Joint Problem Solving and Cognitive Diversity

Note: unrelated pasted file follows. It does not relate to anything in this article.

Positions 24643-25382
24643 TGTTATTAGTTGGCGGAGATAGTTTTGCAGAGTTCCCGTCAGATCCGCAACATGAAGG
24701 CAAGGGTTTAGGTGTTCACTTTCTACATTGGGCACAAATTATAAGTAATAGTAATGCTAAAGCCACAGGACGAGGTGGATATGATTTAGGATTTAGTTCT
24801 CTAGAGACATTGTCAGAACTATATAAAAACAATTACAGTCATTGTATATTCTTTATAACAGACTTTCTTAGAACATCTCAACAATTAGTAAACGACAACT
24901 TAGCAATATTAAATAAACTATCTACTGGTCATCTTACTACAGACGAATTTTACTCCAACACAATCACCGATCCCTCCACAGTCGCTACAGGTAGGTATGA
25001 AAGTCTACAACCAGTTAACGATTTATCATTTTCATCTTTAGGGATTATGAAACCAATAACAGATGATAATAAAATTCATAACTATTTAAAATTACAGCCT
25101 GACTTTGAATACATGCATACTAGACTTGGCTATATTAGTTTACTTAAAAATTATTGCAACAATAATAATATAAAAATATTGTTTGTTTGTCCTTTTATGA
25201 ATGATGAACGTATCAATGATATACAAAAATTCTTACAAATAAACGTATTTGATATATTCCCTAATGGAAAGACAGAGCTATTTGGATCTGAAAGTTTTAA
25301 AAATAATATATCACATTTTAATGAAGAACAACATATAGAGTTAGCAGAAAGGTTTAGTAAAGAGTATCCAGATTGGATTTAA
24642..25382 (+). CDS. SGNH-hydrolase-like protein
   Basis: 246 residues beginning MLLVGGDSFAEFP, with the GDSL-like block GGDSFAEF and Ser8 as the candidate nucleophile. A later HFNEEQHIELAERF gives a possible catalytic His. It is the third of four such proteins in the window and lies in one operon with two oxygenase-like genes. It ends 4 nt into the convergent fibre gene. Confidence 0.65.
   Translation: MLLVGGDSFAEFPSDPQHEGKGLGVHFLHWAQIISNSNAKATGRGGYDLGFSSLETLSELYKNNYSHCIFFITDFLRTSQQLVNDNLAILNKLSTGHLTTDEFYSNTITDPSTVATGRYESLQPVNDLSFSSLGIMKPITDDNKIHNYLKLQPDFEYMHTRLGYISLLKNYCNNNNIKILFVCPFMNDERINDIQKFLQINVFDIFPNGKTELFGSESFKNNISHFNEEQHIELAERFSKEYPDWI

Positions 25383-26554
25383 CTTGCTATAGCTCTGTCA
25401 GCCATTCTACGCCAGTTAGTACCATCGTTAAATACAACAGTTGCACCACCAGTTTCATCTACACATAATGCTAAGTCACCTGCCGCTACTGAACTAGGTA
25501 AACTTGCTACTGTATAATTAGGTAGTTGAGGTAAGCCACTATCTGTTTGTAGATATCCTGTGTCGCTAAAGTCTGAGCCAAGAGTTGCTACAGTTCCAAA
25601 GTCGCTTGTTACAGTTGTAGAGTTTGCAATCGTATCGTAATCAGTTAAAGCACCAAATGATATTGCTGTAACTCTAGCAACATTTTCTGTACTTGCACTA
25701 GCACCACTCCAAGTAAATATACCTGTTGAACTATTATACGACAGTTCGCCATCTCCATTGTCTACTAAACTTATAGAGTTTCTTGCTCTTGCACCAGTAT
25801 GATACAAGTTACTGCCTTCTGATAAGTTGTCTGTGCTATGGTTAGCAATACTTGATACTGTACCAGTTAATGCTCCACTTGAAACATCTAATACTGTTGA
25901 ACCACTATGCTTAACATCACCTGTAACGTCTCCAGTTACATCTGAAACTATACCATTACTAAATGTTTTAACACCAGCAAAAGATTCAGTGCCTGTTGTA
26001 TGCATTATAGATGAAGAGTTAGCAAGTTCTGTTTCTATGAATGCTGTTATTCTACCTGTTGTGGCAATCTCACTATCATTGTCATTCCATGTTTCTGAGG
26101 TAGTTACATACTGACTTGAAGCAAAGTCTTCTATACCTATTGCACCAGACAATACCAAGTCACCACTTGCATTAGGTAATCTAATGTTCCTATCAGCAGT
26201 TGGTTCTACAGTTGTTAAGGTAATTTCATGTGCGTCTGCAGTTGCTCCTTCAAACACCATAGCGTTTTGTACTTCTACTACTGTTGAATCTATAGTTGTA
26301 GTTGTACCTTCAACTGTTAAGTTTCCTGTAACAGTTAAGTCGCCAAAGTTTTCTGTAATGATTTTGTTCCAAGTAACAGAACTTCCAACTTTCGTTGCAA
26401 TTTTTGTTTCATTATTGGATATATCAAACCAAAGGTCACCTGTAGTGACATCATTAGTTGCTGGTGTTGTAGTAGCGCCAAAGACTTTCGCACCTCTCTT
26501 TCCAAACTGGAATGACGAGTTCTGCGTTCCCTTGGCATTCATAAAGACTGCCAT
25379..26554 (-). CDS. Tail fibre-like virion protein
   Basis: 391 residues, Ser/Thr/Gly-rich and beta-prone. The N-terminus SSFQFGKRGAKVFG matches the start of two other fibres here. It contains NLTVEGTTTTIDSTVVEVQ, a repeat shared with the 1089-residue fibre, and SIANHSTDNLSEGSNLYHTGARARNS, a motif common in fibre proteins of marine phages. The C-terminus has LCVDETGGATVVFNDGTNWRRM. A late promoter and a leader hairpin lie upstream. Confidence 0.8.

The standard story about human collaborative joint action has often taken the point of departure in one of two alternative approaches: 1) a more mentalistic stance suggesting that joint action entails a level of shared representations based on capacities for theory of mind and perspective taking (e.g. Tomasello et al 2005), or 2) an anti-representational approach emphasising low-level mechanisms of motor coordination and synchronisation (e.g. Richardson et al 2007). To draw a rude caricature of these approaches one assumes joint action to entail that we are “similar on the inside” while the other entails that we are “similar on the outside”. In this talk, I will present experimental work in progress that investigate collaborative problem solving in situations where optimal solutions seem contingent on the extent to which collaborators contribute different actions, perspectives, experience or cognitive styles. In other words, I will suggest that some classes of joint problems afford some element of cognitive diversity. In previous research diversity has been associated with personality traits, but I will suggest that diversity can also be stimulated in several (more dynamic) ways in contexts of social interaction, e.g. in the way collaboration is orchestrated or how groups are assembled in larger networks.